• An SSD drive with at least 6 TB of space
  • At least 25 MBit/s bandwidth

As you can see, the requirements to spin up an archive node make it reasonably accessible. Not exactly cheap, but still within reach to an individual. It does require some technical know-how and constant upkeep, though. If you don't have the time, drive, or equipment to run your own, a node provider is a great alternative.

Archive Node Providers

Node Providers make it simple for anyone to access and interact with the Ethereum blockchain through their easy-to-use APIs. You need to create a new project and call JSON RPC methods with their URL.

Use Cases

Depending on the type of project you are building, several different technologies you could connect to a node provider.


If you are writing smart contracts that interact with historical data, a development suite such as Truffle or Hardhat would fit your needs. They both have an assortment of built-in tools that make the entire development lifecycle for your DApp much easier. Connecting to an Archive Node, in this case, is as easy as setting your provided API URL endpoint as a variable to be used in your frontend code.


If you need quick access to an archive node for local development or testing, Truffle offers a personal blockchain that accomplishes this nicely. This blockchain is called Ganache. As of Ganache version 7.0, spinning up a local instance of the Ethereum blockchain with archive access is as simple as one command:

"`bash ganache --fork

You could then interact with it similarly as above, using the URL: `http://localhost:8545`, or whatever you set the port to.

#### Direct Integration

If you don't require a suite of blockchain tools, you can use your node provider URL directly in your frontend code and connect it with a JavaScript library such as ethers.js or web3.js. This is the option we will explore in the project below.

## The Project

As mentioned at the start of this article, we will be making a simple "Year in Review" type app to display some wallet statistics from 2021. We will clone a pre-built frontend, so all we have to worry about is querying an archive node and then displaying the data nicely.

#### What We Will Learn 

* How to get an Infura API URL with archive access
* How to gather archive data using an Infura API URL and web3.js
* The JavaScript required to collect the data from the blockchain
* How to put the data together to display it nicely in the app

#### What is Needed to Complete the Project

* [An Infura account](
* [Git](
* [Node / npm](
* [A code editor](

#### Additional Resources

* [Infura docs](
* [Web3.js docs](

### The Infura API URL

The first step in our project is to set up our Infura account and acquire our API endpoint URL. Head to and either create a new account or log in.

Create a new project to get the API endpoint URL we will need later in our project.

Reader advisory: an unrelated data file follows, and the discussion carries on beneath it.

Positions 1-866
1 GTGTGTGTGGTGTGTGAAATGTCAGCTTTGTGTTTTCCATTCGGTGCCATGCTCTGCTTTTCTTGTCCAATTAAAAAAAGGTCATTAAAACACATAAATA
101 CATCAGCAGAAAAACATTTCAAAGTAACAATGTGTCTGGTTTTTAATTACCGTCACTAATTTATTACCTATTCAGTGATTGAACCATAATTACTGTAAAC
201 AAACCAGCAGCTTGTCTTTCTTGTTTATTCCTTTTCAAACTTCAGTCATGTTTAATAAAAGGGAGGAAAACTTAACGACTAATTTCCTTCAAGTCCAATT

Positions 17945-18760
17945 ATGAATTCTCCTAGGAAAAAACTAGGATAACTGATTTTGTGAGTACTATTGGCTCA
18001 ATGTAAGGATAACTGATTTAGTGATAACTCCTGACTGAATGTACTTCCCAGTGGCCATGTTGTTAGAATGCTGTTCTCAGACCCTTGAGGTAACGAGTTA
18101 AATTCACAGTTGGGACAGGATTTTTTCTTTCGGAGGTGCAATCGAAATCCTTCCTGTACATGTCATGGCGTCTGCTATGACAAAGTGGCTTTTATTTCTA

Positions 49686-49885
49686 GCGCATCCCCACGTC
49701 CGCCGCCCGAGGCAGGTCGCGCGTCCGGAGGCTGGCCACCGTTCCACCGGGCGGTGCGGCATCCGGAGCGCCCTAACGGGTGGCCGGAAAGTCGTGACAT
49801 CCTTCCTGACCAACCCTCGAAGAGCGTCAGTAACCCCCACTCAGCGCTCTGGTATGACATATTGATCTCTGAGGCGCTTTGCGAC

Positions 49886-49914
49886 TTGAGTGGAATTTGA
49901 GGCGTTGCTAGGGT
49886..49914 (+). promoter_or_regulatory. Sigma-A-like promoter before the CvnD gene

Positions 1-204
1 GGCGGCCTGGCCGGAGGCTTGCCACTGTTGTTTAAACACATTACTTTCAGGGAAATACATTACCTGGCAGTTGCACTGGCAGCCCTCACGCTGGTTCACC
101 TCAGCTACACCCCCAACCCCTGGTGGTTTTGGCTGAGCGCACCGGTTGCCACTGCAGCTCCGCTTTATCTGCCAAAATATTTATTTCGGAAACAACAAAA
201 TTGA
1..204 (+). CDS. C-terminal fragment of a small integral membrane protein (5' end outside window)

![The Infura project dashboard where we get the RPC endpoint URL]( align=" center")

Since archive access is now free for all users, we don't need to complete any other steps with our Infura account.

With that out of the way, let's start working on the frontend!

### The Frontend

We will be building on top of a pre-made React frontend for the rest of this project. If you've never used React before, that's okay. We will be walking through the rest of the steps together. 

We will use Git and the node package manager (npm) to install the project. To see if they are already installed, we can check the version numbers in the command line:

npm --version

"`bash git --version

If they still need to be installed on your machine, you can get them at the following links:

* Node / npm: [](
* Git: [](

Once installed, we are ready to start working on the rest of the project:

1. In the command line, navigate to the folder you would like to work out of and clone the repository for our project:

 git clone
  1. Change directories into the new project folder and install the required dependencies: cd archive-node-project-frontend

    "`bash npm i ```

  2. After the dependencies finish installing, let's run the project to make sure it's working correctly so far:

    "`bash npm start ```

    If we installed everything correctly, we would have a frontend running on http://localhost:3000 that looks like this:

    ![The frontend for our React project. A user inputs an Ethereum wallet address to receive statistics from 2021]( align=" center")

There's a text field we will use to enter a wallet address. Clicking the "Submit" button takes us to our results page. We can also return to the input page from here by pressing the "Enter New Address" button.

  1. We need to install one more dependency before we start coding. We will be using web3.js to access an archive node with our Infura URL. To install web3.js, type the following command in the directory for our project:

    "`bash npm install web3 ```

  2. We will do all of our coding in the App.js file under the src folder. The first bit of code we need to write is to import web3.js to our project and connect it to our Infura URL. Under the import statements and before the App function, add the following code:

    const Web3 = require('web3'); 
    const infuraURL = 'YOUR_INFURA_URL_HERE';